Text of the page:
Case 1:20-cv-03747-NRN Document 92 Filed 04/28/21 USDC Colorado Page 21 of 29
Nat’l. Ass’n., 44 F. Supp. 3d 1062, 1068 (D. Colo. 2014) (denying leave to amend where
Plaintiff had no standing). The factual allegations in a proposed amended complaint
“must be enough to raise a right to relief above the speculative level.” Christy Sports,
LLC v. Deer Valley Resort Co., 555 F.3d 1188, 1191 (10th Cir. 2009).
The proposed Amended Complaint adds 152 individual plaintiffs and grows in
length to 882 paragraphs and 115 pages. See Dkt. #48-1. The newly added Plaintiffs
are registered voters are from thirty-three different states, spanning from Alabama,
Alaska, and Arizona, to West Virginia, Wisconsin, and Wyoming. In connection with the
Amended Complaint, Plaintiffs’ counsel has submitted an affidavit (Dkt. #48-3)
describing how he and his staff have fielded hundreds of phone calls and e-mails while
coordinating with individuals seeking to join this suit. According to Plaintiffs’ counsel,
“Every individual who has made contact has universally believed that they had been
damaged and expressed a deep sense of loss of trust and confidence in the electoral
process, specifically caused by the actions of the named Defendants.” Id. at 2, ¶ 6. At
oral argument, Plaintiffs’ counsel explained that he has collected more than 400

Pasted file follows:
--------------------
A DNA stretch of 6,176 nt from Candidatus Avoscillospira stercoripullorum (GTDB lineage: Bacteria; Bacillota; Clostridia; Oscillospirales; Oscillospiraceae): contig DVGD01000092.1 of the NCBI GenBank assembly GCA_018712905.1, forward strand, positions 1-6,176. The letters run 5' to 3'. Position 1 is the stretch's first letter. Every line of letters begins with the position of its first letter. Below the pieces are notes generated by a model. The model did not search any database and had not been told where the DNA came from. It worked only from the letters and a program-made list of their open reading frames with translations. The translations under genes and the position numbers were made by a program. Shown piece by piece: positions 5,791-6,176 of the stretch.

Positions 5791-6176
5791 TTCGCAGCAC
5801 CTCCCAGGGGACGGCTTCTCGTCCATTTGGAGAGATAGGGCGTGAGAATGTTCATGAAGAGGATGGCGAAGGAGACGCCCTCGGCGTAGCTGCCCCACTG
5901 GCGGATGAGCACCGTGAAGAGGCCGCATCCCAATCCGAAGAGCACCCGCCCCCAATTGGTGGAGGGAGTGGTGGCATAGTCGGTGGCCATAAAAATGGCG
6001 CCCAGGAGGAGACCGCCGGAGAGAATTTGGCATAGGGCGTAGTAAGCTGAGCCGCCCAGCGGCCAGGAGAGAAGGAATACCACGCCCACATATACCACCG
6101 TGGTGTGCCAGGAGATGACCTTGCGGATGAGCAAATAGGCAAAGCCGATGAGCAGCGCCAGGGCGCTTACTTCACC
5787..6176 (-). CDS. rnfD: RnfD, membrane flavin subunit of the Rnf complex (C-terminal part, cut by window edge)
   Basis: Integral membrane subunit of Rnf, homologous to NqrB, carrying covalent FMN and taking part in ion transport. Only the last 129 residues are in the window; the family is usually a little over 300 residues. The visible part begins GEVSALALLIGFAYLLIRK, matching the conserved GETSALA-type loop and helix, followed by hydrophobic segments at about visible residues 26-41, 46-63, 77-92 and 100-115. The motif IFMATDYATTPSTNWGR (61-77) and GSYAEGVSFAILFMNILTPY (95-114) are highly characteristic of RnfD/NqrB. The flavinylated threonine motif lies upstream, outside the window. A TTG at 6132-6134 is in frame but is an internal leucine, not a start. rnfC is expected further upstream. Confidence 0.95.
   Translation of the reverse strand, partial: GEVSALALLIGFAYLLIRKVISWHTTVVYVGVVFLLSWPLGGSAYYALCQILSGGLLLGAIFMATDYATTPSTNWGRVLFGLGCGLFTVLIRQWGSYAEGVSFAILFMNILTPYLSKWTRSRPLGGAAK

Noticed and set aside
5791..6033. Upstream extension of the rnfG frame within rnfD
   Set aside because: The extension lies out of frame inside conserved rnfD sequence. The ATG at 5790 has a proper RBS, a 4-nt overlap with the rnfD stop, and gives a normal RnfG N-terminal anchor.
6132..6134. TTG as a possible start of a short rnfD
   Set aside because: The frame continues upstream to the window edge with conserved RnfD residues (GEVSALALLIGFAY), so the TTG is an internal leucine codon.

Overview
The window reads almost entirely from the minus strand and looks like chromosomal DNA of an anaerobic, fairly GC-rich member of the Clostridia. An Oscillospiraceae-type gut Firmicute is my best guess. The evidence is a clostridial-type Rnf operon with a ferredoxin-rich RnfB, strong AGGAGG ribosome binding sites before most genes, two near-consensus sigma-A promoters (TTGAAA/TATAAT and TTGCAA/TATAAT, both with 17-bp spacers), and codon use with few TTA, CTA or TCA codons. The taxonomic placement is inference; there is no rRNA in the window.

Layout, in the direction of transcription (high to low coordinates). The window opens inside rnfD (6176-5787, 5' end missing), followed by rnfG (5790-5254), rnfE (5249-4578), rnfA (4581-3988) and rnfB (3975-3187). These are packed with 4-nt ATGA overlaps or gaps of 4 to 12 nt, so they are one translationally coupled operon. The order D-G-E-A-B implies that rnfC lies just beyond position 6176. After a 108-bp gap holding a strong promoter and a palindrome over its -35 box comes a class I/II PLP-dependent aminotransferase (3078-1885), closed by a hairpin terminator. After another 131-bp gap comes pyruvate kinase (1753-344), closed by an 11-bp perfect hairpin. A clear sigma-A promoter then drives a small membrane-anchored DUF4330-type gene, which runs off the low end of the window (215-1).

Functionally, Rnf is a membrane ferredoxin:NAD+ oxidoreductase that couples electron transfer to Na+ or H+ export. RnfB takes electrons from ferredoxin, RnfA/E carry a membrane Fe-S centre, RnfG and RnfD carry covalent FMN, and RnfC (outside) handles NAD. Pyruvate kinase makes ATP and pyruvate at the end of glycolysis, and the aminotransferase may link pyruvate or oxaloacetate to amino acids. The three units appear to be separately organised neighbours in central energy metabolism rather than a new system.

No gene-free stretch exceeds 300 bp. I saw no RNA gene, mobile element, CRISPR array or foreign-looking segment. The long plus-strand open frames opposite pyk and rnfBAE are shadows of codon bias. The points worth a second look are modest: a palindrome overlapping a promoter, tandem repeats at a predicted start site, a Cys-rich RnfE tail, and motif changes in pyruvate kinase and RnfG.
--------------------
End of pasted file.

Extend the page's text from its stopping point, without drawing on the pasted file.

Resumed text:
additional affidavits describing the mental anguish and suffering these new prospective
Plaintiffs have gone through as a result of the disputed election. He proposed to file
those affidavits with the Court. (He should not file them.)
In addition to the existing claims for violation of the Electors Clause, Equal
Protection Clause, Due Process Clause, undue burden on the rights to associate and
freedom of the press, and the constitutional challenge to 47 U.S.C. § 230(c), the
proposed Amended Complaint seeks to add claims for (1) violation of 18 U.S.C. §
1962(c)—enterprise racketeering against Facebook, CTCL, Zuckerberg and Chan; (2)
Case 1:20-cv-03747-NRN Document 92 Filed 04/28/21 USDC Colorado Page 22 of 29
racketeering conspiracy against the same defendants; and (3) constitutional challenges
to Michigan State Law (M.C.L. 168.759(3)); Georgia State law (O.C.G.A. 21-2-386 et
seq.); Pennsylvania state law (Act 77); and Wisconsin state laws (Wis. Stat. 6.855(3)
and 7.15(2m)).4 The Amended Complaint continues to seek a declaratory judgment that